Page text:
There are terms that denote persons of mixed race, such als Mulatto or Mestizo, but these specifically refer to mixes of human races and cannot be applied to mixtures of races of other species (they are not even synonymous and interchangeable when speaking of humans). There are of course terms for race mixes of other species, such as mongrel for dogs, and they are being applied to humans in a derogatory fashion. So mongrel is a word you could use, if your world has dogs. But since you make up terms for the races, and your audience has to learn and remember these to follow along, you might as well make up a term for a mixed race as well. Look at the etymology of mulatto and mestizo (the one means "mixed", the other means "mule", a mixed bread animal) for an idea of how to go about that. The meaning will either become clear from the context of its usage, or you explain it in the same way you explain the other terms.


1 Actually, according to the OED, "bastard" does mean someone of mixed race in South Africa. But I assume you are not writing for a solely South African audience.

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    I think it can mean what the OP says it does. But the implications, historically are pretty ugly. (see my answer) If the world the OP has created has the same sort of attitude and laws seen in the US or South Africa, then, it would fit. If not, the OP needs to be fully aware and stay away from using the word in this way... – Erin Thursby Sep 8 '16 at 16:36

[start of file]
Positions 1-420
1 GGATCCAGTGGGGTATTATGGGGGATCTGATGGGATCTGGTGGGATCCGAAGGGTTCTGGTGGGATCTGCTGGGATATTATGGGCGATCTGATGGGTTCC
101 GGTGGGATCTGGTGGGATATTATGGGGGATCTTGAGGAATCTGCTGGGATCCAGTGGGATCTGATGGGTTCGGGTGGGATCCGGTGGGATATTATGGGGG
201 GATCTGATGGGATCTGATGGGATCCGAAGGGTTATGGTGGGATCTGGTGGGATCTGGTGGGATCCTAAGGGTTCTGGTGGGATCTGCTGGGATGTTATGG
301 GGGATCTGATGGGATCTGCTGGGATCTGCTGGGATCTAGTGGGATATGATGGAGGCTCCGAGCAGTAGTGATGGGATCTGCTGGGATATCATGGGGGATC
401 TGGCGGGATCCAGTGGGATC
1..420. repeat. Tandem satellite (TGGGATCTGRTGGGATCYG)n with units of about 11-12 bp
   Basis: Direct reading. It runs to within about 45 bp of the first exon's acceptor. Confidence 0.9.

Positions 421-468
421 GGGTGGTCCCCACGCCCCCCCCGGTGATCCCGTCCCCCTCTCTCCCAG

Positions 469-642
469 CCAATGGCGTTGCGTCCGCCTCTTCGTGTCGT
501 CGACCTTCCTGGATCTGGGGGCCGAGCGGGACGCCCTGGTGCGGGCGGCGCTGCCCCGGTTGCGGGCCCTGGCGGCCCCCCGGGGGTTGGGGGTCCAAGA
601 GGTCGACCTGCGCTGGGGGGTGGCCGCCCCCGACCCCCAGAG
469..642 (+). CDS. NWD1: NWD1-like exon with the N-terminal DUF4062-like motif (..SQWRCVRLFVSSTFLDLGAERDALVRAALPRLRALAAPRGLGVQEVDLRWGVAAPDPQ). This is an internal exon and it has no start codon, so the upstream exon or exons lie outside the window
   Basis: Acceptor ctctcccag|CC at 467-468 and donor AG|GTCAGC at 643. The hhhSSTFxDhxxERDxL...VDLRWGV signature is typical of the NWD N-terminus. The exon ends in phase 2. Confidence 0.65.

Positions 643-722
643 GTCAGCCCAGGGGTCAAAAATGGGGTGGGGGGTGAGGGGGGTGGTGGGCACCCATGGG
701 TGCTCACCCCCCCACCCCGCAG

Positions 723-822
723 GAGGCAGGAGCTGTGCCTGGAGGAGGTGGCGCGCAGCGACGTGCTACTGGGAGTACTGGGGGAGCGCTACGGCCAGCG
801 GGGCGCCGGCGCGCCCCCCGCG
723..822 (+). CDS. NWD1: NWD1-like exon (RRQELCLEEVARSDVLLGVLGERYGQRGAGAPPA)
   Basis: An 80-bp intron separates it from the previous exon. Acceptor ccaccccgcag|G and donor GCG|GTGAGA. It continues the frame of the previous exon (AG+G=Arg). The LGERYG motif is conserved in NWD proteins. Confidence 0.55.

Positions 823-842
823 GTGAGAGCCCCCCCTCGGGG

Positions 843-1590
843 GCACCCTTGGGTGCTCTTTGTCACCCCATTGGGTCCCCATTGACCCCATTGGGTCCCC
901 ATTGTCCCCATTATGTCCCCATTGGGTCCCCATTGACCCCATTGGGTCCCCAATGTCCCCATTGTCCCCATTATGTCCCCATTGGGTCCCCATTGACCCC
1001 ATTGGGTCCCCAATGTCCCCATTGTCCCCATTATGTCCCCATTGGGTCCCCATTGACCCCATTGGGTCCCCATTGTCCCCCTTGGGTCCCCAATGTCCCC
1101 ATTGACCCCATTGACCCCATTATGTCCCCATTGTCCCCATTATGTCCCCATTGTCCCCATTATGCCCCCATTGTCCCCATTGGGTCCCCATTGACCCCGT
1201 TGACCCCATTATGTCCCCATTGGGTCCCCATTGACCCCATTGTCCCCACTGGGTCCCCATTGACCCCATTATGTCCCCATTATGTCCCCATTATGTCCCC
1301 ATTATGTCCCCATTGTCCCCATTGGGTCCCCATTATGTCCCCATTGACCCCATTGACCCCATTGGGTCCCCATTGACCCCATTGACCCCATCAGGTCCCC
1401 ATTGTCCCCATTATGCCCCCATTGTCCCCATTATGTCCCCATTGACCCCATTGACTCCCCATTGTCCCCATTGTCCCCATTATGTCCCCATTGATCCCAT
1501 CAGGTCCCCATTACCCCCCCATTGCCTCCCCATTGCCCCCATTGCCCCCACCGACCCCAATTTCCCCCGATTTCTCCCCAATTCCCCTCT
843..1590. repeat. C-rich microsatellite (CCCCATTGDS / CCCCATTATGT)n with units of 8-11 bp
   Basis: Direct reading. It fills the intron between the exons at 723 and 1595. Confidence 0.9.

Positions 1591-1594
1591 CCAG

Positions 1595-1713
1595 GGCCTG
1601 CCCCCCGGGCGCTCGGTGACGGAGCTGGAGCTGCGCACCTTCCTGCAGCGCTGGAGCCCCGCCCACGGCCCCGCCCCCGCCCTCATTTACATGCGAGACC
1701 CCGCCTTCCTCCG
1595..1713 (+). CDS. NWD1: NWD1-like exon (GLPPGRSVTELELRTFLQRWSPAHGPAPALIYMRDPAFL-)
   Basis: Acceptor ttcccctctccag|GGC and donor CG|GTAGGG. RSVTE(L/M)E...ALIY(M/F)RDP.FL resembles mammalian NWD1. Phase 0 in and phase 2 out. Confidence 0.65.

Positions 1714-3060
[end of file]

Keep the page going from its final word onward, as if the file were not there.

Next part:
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Bastard:

  1. archaic derogatory a person born of parents not married to each other.
    synonyms: illegitimate child, child born out of wedlock

  2. informal an unpleasant or despicable person. "he lied to me, the bastard!"
    Oxford Dictionaries/Thesaurus

While your phrasing doesn't follow the strict definition of bastard, consider that some mixed race couples in more prejudicial societies can ONLY have children outside of marriage. That's why, in what's answer, you can see that it meant that in South Africa. In the United States, in the deep South, decades ago, it was also used colloquially in this manner. Back when there was slavery in the 1800s every mixed race kid was considered a bastard, because that's what they were. White men would often already be married when they had those kids out of wedlock, off of their slaves.

Mixed race=bastard here in the US, in certain regions for many years, though that is changing/has changed...Also, I think, until about 1960 it was actually illegal for blacks and whites to marry at all, so any child of mixed heritage was considered this. I believe Alabama finally repealed the last law forbidding it in like 1999 or 2000. (Even though on a Federal level it was legal.)

So, my answer to you is this: does this fit culturally in your world? Are all half-breeds considered tainted, or as the result of a forbidden union? If so, this can fit your world. It's all about context.